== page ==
Advances in Programming Languages


Link: Course webpage.
Jump to: Timing and submission; suggested outline; required elements; notes on plagiarism; example reports.

Coursework Assignment

There is a single piece of assessed coursework, a written report on one of the following topics:

Preparing the report will involve reading research papers, technical manuals, and some code development on the system in question. See the sample outline below for information on the expected content of your report.

Your report will be marked and graded by the course lecturers, following the University's standard marking scheme and the College guidelines on assessing essays.

Links: Extended common marking scheme; Essay grade descriptors; Preliminary report feedback form; Final report feedback form.

Timing and Submission

Week 1 Friday 24 September: Assignment details released

Week 2 Friday 1 October: Lecture on assignment topics

There will be a lecture given over to a reviewing the topics of the coursework assignment.

By this point you should have done some basic research into each of the topics, and perhaps have an idea which ones interest you most. The lecture is a chance to find out more about the topics and ask questions about any issues that concern you.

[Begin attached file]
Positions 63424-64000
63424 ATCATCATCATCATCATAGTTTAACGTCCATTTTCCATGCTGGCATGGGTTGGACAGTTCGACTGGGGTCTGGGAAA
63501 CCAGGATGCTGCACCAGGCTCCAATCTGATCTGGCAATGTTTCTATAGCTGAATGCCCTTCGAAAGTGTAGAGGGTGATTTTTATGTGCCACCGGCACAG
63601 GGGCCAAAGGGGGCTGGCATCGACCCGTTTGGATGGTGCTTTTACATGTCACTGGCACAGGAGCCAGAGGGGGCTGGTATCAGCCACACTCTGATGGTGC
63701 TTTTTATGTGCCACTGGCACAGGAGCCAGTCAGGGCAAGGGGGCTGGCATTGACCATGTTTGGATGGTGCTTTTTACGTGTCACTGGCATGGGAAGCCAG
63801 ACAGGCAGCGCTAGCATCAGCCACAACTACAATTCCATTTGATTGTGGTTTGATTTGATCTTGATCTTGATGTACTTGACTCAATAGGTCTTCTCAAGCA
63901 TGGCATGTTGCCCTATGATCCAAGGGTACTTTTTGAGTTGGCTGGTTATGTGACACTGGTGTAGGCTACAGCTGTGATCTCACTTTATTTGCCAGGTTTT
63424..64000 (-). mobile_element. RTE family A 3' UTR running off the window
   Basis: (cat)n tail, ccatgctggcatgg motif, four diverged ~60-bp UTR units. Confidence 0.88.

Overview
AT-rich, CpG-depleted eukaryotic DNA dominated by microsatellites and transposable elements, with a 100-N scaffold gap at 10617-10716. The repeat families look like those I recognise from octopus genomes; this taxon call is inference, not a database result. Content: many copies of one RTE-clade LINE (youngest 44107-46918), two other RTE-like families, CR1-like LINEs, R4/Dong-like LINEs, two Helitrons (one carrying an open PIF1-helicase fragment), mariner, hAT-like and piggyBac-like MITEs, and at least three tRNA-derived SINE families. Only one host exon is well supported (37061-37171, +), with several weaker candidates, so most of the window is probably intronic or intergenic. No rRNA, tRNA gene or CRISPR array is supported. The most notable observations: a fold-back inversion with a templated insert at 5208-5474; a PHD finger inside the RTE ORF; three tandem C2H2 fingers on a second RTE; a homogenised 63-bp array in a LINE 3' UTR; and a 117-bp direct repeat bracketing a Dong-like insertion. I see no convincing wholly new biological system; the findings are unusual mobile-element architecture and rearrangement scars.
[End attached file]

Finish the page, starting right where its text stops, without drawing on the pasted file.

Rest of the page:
The lecture will also provide information on preparing your report, its content and arrangement.

Week 3 Friday 8 October: Preliminary report due

Submit a file choice.pdf containing a PDF document with the following content:

  • Your student number;
  • Which topic title you have chosen;
  • Three suitable references;
  • A screenshot by you of the selected system in action.

See below for information on creating a PDF document: no other format will be accepted.

One of the three references must be to a published paper; the other two may be published articles, but could also be white papers, web tutorials, manuals, or similar. In all cases you must provide suitable information that would enable someone else to obtain the document. See the entry “Bibliography” below for further information on writing references.

To create the screenshot, you will need to have your chosen system downloaded, installed, and running on a suitable machine. If you have difficulties with this, then ask for help in lectures, on the blog, or by email.

Submit your file using the command submit cs4 apl 1 choice.pdf by 4pm BST (2010-10-08 1600+01).

Week 4 Friday 15 October: Preliminary report returned

The preliminary report is not graded for credit, but will be assessed by the lecturers who will provide you with written feedback.

Week 5: No APL lectures

There are no APL lectures this week, and you should use the extra time to work on the investigation of your chosen topic.

Week 8 Friday 12 November: Final report due